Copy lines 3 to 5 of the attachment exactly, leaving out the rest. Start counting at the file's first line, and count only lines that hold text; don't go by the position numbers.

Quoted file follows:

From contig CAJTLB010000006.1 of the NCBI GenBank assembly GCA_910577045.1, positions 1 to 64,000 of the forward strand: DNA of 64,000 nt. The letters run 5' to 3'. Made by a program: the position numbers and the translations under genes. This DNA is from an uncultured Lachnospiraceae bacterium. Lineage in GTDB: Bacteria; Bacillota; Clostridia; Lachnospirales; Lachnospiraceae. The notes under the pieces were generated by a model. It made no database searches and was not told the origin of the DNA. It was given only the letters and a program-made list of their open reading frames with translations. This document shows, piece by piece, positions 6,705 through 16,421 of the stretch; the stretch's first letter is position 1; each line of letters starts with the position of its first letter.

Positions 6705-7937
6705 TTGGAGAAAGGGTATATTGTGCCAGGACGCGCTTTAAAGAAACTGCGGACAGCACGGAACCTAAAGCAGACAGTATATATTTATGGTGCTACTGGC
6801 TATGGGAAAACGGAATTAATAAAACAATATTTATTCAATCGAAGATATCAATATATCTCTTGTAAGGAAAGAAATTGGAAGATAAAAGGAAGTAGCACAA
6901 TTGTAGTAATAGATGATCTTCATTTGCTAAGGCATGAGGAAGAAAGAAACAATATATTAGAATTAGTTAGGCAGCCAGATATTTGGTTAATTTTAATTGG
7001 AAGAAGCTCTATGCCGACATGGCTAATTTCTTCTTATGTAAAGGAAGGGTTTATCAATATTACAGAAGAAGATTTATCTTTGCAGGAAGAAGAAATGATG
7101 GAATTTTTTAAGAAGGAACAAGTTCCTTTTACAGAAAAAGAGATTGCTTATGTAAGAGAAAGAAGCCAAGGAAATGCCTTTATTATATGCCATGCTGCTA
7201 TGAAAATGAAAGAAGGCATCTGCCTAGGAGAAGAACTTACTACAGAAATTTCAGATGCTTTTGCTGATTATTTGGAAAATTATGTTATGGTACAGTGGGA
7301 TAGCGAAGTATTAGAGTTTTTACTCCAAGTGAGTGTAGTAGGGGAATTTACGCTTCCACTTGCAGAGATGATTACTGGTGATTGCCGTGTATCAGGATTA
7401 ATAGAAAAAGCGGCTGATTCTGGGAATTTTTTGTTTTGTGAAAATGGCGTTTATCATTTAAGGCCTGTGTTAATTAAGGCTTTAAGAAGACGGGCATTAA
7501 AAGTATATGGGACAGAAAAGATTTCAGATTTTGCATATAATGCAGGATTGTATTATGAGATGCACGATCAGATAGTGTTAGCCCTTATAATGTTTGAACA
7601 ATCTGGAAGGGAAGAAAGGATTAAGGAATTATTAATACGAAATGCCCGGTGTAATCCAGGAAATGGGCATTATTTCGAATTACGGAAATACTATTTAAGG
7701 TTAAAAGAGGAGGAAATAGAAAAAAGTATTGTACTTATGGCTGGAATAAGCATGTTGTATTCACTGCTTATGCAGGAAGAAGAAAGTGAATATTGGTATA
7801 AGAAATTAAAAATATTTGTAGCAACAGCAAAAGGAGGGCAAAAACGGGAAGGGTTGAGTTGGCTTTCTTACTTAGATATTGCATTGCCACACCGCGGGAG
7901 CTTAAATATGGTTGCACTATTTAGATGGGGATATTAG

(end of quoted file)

6705 TTGGAGAAAGGGTATATTGTGCCAGGACGCGCTTTAAAGAAACTGCGGACAGCACGGAACCTAAAGCAGACAGTATATATTTATGGTGCTACTGGC
6801 TATGGGAAAACGGAATTAATAAAACAATATTTATTCAATCGAAGATATCAATATATCTCTTGTAAGGAAAGAAATTGGAAGATAAAAGGAAGTAGCACAA
6901 TTGTAGTAATAGATGATCTTCATTTGCTAAGGCATGAGGAAGAAAGAAACAATATATTAGAATTAGTTAGGCAGCCAGATATTTGGTTAATTTTAATTGG